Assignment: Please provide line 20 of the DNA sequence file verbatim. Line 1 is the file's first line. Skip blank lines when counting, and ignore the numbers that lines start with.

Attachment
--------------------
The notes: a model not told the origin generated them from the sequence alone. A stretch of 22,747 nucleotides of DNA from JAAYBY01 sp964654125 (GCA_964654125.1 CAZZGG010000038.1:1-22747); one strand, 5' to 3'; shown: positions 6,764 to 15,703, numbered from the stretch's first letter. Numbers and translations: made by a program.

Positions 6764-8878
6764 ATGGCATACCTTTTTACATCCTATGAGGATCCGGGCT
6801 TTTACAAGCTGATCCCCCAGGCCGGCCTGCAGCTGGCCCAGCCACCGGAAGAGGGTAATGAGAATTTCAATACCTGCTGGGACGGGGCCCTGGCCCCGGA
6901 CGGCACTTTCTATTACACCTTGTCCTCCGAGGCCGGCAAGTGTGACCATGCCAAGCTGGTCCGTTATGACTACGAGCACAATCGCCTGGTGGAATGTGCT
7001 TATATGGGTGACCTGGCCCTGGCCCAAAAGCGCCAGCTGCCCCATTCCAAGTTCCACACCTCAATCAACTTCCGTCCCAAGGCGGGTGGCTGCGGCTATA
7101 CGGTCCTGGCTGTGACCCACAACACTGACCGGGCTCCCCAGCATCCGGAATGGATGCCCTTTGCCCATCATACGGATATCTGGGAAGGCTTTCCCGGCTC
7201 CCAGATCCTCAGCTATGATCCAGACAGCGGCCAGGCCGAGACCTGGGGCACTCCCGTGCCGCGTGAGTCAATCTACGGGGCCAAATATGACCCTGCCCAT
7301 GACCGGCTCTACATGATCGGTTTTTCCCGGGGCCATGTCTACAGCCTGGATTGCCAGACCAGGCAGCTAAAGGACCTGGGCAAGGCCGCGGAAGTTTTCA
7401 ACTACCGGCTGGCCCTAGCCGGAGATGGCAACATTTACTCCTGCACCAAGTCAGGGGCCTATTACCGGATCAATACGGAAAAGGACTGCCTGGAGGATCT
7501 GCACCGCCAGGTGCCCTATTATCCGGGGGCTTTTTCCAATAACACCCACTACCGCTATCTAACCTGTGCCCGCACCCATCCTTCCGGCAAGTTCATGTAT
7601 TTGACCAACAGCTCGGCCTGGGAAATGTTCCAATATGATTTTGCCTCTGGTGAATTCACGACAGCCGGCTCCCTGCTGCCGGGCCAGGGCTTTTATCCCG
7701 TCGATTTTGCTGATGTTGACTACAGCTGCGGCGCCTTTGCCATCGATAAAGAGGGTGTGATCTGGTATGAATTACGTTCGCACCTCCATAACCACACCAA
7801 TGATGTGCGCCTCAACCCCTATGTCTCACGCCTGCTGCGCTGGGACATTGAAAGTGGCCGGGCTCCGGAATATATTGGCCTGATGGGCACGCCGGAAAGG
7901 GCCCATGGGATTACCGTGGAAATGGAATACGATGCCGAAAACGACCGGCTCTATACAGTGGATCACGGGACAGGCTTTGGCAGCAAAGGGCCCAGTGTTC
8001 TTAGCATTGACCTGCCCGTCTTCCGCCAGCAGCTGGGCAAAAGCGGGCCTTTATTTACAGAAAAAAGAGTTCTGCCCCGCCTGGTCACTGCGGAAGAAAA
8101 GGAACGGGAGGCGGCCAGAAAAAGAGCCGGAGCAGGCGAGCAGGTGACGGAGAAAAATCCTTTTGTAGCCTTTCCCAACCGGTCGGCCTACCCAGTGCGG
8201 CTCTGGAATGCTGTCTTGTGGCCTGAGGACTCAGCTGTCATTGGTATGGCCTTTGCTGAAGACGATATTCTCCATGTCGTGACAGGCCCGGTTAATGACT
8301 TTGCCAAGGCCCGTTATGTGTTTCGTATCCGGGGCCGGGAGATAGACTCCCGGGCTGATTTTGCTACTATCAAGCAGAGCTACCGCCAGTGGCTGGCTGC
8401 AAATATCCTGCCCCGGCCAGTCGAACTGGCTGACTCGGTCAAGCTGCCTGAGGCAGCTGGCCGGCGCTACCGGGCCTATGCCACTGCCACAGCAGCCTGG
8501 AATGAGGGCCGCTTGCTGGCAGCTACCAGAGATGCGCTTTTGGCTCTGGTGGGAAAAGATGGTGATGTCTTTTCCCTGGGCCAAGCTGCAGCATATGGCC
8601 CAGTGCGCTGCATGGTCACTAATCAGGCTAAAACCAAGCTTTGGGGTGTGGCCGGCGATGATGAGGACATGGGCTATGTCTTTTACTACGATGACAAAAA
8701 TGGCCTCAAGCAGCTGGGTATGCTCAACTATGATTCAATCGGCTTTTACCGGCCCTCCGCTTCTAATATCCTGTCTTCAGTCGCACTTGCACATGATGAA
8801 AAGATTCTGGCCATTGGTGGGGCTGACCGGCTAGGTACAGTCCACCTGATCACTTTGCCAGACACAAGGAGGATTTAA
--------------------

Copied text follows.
8401 AAATATCCTGCCCCGGCCAGTCGAACTGGCTGACTCGGTCAAGCTGCCTGAGGCAGCTGGCCGGCGCTACCGGGCCTATGCCACTGCCACAGCAGCCTGG